Alienware's latest PC is an attempt to fire a salvo right across the bows of Sony and Microsoft's gaming flagships. It looks like the (slightly overweight) lovechild of the pair; like an alternate universe console. The X51 borrows liberally from the design schools of both the Xbox (matte sides) and the PlayStation 3 (slot-loading optical drive, front panel gloss). The Alienware logo rotates to suit both vertical and horizontal setups. The device is around the size of the original PS3, but it looked pretty petite in comparison to the rest of Alienware's gaming hardware. There's a litany of holes on the back of the X51, including plenty of USB ports and audio options. Reacquaint yourself with some technical specifics after the break, alongside our hands-on impressions with Super Street Fighter IV.
Alienware X51 gaming PC: hands-on at launch eventSee all photos
Something you may have noted in the gallery; those light-up features on the device can be reassigned to different colors -- thus the two blue and green hues we saw at the launch event. Both a compatible mouse and keyboard can also be tied into these colored light shows. The device is still pretty weighty, presumably due to the fact that this desktop has a largely modular structure, with extra adjustments possible on whichever build you decide to invest in. The PC is available now in both the UK and the US -- this was Alienware's London launch, so there may be some minor differences to the hardware on either side of the Atlantic.Connectivity-wise, we have the aforementioned USB ports, totaling six (2.0) and two (3.0), respectively, with space for HDMI, digital optical and coaxial audio out, space for surround sound systems, twin DVI outputs, and Gigabit Ethernet. The X51 looks equally comfortable in either orientation, and the ability to plug in control pads to the front of the device again echoes its console rivals. Alienware seemed eager to demonstrate this console experience, showcasing Super Street Fighter IV in a tournament for attendees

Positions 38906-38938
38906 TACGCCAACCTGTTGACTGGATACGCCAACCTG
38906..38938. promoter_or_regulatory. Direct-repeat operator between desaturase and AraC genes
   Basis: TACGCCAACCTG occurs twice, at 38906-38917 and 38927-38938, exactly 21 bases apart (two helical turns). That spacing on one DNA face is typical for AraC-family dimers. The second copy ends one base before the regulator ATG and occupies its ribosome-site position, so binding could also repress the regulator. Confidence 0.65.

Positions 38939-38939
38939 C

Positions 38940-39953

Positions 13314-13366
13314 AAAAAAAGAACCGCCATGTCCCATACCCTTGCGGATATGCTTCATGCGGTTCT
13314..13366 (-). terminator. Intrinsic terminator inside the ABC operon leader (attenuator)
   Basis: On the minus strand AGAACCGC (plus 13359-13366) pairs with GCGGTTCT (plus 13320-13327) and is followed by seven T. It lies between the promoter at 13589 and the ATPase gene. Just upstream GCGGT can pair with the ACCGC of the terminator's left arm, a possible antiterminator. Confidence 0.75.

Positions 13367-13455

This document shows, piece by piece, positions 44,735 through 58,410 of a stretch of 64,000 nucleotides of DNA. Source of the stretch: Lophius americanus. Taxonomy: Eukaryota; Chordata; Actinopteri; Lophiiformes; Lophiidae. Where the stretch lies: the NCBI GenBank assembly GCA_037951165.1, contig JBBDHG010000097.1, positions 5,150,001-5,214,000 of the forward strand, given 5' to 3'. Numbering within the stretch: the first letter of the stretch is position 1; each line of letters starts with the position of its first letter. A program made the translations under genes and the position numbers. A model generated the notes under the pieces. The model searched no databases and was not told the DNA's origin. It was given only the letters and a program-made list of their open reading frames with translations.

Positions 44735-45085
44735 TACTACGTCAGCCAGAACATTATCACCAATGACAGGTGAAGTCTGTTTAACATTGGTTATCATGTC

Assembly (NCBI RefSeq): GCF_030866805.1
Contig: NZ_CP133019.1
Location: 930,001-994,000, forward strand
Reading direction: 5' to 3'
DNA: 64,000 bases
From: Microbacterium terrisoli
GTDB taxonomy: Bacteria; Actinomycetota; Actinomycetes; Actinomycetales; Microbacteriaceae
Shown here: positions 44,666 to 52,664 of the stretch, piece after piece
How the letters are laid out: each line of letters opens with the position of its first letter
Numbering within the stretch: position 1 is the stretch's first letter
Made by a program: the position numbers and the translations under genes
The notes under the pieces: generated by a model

The rub? Gameplay was smooth, with the same vibrant graphics you'd expect for a PC kitted out to last beyond the current crop of Sony and Microsoft hardware. Our efforts were more hampered by the Razer Onza controllers, on which which we struggled to unleash our hadoukens. We also had a brief stint on Portal 2, which, although no graphics powerhouse, also ran untroubled. The Core i3 X51 will set you back $699, with a GeForce GT545 graphics card. Anyone willing to pony up more cash for the Core i5 and i7 models, you can expect to pay somewhere between $700 and $1000, with a grand netting the top-drawer model. The chance for a strong debut entry into PC gaming, minus the toying-with-internals rigmarole, could tempt some previously console-only gamers to get their wallets out.